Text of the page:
I am a sucker for historic fiction. The 1930s especially holds a special place in my heart. I don’t know if it’s because it was a time of great change, with music and arts booming, women making amazing strides, or cheeky slang to boot: it just blows my wig!
When I was doing research for my middle grade book The Dust Bunnies, which happens to be set in the 1930s, I looked to other middle grade books set in the ‘30s for inspiration.
Here are some of my favorites, which I believe are great sources for all ages to learn about history and experience a unique place and time in our nation’s history.
Out of the Dust
by Karen Hesse
The quintessential Dust Bowl book. I remember reading it as a child, not really understanding why Billie Jo had to suffer in the way she did. But as a piano player, I do remember being drawn to her love of music. It shows her creativity amid such hard times. She found her music. Something we all must do.
by Pam Muñoz Ryan
Perhaps what is so unique about this time period is the fact that the Great Depression forced individuals had to reinvent themselves and rise above the odds. It’s as though hardships snuck up from behind people and knocked them down without warning. That’s what happened to Esperanza who was forced to migrate from Mexico to California to work at a camp for Mexican migrants. Esperanza represents so many young children who faced such trials and who continue to manage with hardships today. She is a strong and inspiring hero for young children.
Sweet Home Alaska
by Carole Estby Dagg
It is important for children to understand true events, no matter how tough they may be. This is why I believe historic fiction is so helpful as a learning tool. It is a way to connect with characters and see history through their eyes. In Sweet Home Alaska, readers learn about a New Deal colony in Alaska to give loans and land to families struggling during the Great Depression. Also, the main character’s name is Terpsichore. Win!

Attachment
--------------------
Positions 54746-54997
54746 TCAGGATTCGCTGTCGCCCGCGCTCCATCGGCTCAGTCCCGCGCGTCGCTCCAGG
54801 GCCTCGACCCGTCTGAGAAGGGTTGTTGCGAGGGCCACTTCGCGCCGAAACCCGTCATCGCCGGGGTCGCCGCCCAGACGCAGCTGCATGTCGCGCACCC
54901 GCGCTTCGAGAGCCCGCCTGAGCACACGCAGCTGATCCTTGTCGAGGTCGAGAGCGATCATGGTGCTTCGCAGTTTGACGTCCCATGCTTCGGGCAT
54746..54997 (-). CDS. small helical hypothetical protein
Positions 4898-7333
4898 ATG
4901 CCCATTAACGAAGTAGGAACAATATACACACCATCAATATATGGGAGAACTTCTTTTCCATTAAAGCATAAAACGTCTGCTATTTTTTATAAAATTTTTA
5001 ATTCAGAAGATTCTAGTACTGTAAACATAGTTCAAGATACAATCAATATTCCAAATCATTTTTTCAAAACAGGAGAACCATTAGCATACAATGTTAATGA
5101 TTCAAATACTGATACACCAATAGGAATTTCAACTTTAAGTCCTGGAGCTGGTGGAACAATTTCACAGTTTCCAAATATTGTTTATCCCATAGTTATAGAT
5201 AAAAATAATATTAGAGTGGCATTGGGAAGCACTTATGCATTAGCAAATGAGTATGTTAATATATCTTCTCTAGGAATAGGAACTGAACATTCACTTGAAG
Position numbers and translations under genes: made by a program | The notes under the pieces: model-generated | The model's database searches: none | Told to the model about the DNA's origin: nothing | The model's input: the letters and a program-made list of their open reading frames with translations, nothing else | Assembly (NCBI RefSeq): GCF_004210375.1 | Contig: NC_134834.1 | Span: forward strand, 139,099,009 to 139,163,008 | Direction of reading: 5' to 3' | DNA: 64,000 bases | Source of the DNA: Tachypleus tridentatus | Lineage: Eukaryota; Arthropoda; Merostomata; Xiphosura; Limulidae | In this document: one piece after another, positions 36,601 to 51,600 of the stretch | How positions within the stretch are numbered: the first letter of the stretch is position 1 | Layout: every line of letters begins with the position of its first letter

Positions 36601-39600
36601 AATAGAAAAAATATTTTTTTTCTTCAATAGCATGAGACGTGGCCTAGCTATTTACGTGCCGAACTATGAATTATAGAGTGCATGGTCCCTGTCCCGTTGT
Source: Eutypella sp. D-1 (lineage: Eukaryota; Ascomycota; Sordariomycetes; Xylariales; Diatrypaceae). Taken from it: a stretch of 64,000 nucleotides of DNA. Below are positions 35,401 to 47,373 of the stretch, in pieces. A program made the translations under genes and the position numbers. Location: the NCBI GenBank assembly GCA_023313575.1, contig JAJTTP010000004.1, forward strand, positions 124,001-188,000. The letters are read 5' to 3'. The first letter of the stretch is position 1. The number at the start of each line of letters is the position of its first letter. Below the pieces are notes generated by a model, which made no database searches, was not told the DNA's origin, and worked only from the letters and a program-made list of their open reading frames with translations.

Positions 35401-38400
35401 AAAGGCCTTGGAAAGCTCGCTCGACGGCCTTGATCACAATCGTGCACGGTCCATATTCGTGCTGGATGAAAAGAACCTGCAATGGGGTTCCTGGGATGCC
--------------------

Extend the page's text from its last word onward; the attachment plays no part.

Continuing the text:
by Doris Gates
Blue Willow resonated me because it is a story of a young girl migrating across the nation to escape hardships of the drought, which is similar to the crisis my main character Lyla finds herself in in The Dust Bunnies. I love that the story is about finding home. For people who don’t have the same walls and roof to find shelter behind each night, what does home mean? And what does it mean to be without possessions? In Blue Willow, we learn through Janey Larkin what it means to find peace when home and possessions are abstract things.
The Velvet Room
by Zilpha Keatley Snyder
The Velvet Room was published in 1965 and tells the story of Robin who finds solace in reading and dreaming—an escape from poverty, hard labor, and her father’s illness. Snyder published 43 books in her lifetime, and Robin Williams—the protagonist in The Velvet Room—may be one of my all-time favorite middle grade characters. Robin is always getting in trouble for running off, being curious, finding comfort in a velvet room lined with books, and for seeming to want to escape reality. Sounds like my kind of gal.
The Mighty Miss Malone
by Christopher Paul Curtis
This book is an emotional roller coaster. The Mighty Miss Malone follows Deza whose family is hit on hard times when there are no jobs for black men in Gary, Indiana, and so her father leaves to find work. When Deza and her family go in search of him, they end up in Flint, Michigan clinging to hope. I enjoy that this book is about the powerful magic of hope. Sometimes, that’s all there is. But sometimes it’s all we need.
Stella by Starlight
by Sharon M. Draper
I absolutely adore the cover on this one! The illustration is tight, but it also delivers such a haunting message. The KKK is a tough subject to broach with children, but this book captures modern race relations in a way that is digestible for children. I think it should be handed out in every school across America. The main character Stella is a strong girl, facing opposition of the KKK in Bumblebee, North Carolina, and she teaches us to listen to our inner voice.
Turtle in Paradise
11-year-old Turtle goes to live with distant family in Key West, Florida in 1935 when her mama has to part ways due to work. And it is here where she begins to come out of her shell, learn about family secrets, scams, and even pirate treasure. This would be a great vacation book for a child to read, as it’s an interesting way to learn about the dirty thirties and some of its icons like Shirley Temple (who plays a significant role in the book). It also has a wonderful message of dreaming big—a message that is timeless, no matter the era.
Check out more middle grade books set in the 1930s. And come back to visit soon as my middle grade book set in the 1930s, The Dust Bunnies, unfolds!